This Thinking Writing-Geography collaboration centres on the key coursework assignment in a second year Geography module, Environmental Hazards. This text was a briefing paper, a new type of assignment for students; it also involved students writing in groups, a first for them. The lecturer, Dave Horne, wanted to integrate more attention to writing into the course in order to help students negotiate these unfamiliar writing requirements, and to avoid the weaknesses that had typically been present in past briefing papers. To do this, we took a genre based approach.
What we did:
- identified common and typical problems in past students’ papers
- Developed criteria and exemplars around these to illustrate problems and possible improvement (Download one of the criteria and an example here)
- produced a handbook with examples and guidance
- co-taught a workshop in which students could analyse their draft papers
- co-ordinated a peer and staff feedback session on draft papers.
What we learned:
- the value of developing criteria specific to particular assignment students, and of using those criteria as guidelines during the writing and feedback process
- that to be useful, criteria needed to be accompanied with examples of student writing, and opportunities for discussion around this with staff and with each other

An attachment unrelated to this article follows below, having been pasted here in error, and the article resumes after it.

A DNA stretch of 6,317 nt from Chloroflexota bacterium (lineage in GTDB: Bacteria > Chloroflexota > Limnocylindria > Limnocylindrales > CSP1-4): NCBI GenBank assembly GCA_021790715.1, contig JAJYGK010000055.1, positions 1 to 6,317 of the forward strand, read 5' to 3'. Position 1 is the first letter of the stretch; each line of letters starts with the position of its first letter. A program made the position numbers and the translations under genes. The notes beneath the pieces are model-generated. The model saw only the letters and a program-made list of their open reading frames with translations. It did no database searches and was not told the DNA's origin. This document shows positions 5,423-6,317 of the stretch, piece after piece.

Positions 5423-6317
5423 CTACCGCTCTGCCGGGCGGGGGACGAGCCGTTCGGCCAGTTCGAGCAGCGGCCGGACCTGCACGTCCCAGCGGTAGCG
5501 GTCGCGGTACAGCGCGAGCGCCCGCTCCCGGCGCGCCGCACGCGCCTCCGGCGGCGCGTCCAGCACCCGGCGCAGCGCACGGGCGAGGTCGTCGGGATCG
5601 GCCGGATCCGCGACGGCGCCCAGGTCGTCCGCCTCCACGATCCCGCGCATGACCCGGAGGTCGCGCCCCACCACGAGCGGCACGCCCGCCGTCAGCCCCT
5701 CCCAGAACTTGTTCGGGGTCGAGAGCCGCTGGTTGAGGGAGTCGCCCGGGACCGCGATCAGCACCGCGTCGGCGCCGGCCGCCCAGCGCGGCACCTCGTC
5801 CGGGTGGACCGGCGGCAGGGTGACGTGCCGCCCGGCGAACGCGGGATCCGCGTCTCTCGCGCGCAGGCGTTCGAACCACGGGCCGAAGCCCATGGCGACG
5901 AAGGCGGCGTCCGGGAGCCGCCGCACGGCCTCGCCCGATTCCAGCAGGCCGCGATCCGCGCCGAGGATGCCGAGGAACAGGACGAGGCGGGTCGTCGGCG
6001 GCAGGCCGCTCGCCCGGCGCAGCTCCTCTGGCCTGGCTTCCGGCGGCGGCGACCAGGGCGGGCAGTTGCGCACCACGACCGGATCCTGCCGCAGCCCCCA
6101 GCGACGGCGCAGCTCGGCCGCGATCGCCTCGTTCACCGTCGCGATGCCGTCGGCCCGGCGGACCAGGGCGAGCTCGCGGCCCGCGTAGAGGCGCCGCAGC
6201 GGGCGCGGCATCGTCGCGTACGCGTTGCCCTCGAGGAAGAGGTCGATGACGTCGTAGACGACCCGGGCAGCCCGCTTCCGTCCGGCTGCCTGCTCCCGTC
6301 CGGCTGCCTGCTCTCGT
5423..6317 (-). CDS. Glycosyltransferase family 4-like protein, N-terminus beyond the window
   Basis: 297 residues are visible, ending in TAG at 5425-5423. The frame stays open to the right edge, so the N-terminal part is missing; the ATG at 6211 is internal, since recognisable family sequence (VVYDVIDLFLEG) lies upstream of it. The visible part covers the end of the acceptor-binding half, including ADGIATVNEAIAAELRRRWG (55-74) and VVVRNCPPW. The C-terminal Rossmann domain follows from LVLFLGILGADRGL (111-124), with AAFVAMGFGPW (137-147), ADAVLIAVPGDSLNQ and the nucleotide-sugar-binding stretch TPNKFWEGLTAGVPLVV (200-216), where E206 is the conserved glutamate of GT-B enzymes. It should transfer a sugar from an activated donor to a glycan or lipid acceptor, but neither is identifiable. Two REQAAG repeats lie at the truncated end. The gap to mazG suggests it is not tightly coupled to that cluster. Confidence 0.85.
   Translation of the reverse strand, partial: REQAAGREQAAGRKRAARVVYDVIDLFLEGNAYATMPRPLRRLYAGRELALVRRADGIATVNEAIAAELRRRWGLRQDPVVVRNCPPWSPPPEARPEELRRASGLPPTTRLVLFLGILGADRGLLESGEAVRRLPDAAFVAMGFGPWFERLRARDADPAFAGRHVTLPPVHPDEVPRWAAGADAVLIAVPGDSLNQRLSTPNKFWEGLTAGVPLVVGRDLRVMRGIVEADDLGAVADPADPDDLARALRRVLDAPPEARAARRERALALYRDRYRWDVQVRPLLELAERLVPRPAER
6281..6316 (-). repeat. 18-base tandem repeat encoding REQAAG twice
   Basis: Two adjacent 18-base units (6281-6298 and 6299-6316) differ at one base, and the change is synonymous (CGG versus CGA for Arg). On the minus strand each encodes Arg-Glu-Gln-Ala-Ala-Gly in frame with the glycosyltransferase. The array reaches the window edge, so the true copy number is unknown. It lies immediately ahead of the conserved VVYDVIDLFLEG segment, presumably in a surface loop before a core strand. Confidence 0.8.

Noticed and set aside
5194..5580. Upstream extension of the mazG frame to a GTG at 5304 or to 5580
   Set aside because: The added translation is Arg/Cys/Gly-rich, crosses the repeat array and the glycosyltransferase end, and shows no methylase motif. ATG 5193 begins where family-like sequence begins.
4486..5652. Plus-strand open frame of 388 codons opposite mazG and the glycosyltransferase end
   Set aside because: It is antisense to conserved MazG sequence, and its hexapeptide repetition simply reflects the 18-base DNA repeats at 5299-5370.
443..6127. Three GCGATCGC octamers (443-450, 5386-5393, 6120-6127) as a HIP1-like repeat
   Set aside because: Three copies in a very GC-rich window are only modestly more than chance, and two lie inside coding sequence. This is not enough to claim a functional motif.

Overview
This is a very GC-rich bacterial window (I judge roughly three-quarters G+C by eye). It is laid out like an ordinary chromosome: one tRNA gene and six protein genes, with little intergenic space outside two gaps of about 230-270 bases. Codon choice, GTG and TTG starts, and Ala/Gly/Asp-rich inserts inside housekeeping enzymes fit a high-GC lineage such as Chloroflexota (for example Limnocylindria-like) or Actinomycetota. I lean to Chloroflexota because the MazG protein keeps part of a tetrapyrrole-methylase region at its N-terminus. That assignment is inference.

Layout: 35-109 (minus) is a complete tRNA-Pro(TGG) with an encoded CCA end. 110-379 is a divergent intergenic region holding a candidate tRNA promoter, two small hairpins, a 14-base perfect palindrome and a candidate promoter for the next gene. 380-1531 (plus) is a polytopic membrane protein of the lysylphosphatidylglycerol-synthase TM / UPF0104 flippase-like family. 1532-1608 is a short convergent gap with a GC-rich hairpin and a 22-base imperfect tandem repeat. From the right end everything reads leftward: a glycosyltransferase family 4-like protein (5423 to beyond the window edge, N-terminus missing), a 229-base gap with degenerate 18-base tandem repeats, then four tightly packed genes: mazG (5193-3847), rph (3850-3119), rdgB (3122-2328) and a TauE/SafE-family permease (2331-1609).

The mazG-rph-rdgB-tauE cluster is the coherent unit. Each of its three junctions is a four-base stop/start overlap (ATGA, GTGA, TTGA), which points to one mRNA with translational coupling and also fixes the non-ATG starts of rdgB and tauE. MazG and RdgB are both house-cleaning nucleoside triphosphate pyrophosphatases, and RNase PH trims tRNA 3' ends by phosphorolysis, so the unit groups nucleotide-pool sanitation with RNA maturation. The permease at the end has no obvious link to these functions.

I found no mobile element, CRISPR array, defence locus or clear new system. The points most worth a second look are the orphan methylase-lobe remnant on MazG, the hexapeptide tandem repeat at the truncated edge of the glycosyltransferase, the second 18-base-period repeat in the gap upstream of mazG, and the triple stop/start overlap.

- the necessity of incorporating time into the curriculum to pay attention to how the subject knowledge can be developed and communicated in writing;
- that criteria are more valuable and relevant as part of the learning process than as a final assessment measure
By using a particular assignment to consider how learning and writing worked in the module generally, we could attempt to address the interaction between lack of clarity in language and presentation, and lack of clarity in student’s disciplinary knowledge. Paying attention to writing allowed the lecturer to pay more attention to how students were learning and to monitor the success of the module as a whole.
You can read more about this work in Horne, D and Peake, K, ‘Writing Hazards’ in Writing in the Disciplines, Mary Deane and Peter O’Neill (Eds), Palgrave MacMillan, 2011
Documents you can download from this page: